The Prize, by Kim E. Anderson (Pantera Press, $32.99 pb, 322 pp), is a début historical novel that revisits the 1943 Archibald Prize scandal, when portrait painter William Dobell was temporarily stripped of his prize win for his expressionistic portrait of Joshua Smith. Vexatious competitors Mary Edwards and Joseph Wolinski took the Art Gallery of New South Wales trustees to the Supreme Court of New South Wales, claiming that the winning painting was a caricature, not a portrait. Bizarrely, Dobell’s once willing sitter threw his lot in with the plaintiffs. The prosecuting barrister, and later chief justice of the High Court of Australia, was Garfield Barwick (he lost his argument that caricature and portraiture were distinct, but the case made his name). The proceedings were a distraction from World War II horrors; thousands flocked to court to leer at the portrait and await Justice Roper’s measured remarks. Roper ruled ultimately that the Dobell image bore a strong likeness to Smith and was in fact a portrait within the meaning of the words of the Archibald will. Fallout from the case, an ‘artistic Pearl Harbor’ in Anderson’s words, was devastating for both men; afterwards, they never met again.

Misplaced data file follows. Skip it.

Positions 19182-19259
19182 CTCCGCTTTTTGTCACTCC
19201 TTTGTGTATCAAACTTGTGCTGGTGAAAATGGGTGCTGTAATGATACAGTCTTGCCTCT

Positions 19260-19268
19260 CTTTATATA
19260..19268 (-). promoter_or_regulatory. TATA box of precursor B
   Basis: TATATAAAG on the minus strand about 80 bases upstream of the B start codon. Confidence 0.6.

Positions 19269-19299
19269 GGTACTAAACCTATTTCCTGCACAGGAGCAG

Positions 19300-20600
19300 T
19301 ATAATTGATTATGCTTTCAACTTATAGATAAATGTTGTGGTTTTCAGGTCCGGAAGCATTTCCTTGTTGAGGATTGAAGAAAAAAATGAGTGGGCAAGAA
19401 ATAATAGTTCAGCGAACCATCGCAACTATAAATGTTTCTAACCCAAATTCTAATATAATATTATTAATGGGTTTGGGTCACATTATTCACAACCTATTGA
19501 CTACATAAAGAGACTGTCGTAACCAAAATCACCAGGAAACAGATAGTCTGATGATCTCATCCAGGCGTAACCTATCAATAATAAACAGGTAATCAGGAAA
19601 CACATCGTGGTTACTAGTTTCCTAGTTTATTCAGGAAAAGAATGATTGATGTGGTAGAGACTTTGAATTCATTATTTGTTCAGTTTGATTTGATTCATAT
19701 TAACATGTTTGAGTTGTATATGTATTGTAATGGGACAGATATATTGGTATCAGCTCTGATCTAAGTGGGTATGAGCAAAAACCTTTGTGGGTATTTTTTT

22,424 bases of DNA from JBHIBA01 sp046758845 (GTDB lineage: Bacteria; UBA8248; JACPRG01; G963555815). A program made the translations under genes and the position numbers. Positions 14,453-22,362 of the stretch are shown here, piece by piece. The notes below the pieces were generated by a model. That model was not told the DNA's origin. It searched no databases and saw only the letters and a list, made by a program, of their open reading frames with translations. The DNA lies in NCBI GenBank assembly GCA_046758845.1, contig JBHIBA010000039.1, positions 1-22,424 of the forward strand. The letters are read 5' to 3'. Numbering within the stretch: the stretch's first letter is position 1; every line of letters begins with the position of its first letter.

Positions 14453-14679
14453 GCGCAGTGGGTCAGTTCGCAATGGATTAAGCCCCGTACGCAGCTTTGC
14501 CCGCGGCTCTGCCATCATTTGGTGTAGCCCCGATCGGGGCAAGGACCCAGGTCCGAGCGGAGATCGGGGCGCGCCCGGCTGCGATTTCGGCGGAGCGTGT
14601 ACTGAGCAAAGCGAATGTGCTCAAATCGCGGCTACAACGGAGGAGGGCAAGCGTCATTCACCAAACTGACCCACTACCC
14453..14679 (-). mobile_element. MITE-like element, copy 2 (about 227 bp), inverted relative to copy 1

The novel’s other dramatic driver is that Dobell and quite possibly Smith were gay men and likely lovers in socially conservative, homophobic Sydney. Both had worked as wartime camouflage painters, but notwithstanding any coded queer knowledge in Smith’s scant papers, Smith’s homosexuality is unconfirmed. Anderson takes a brave plunge and confidently presents Smith as Dobell’s lover of many years’ standing.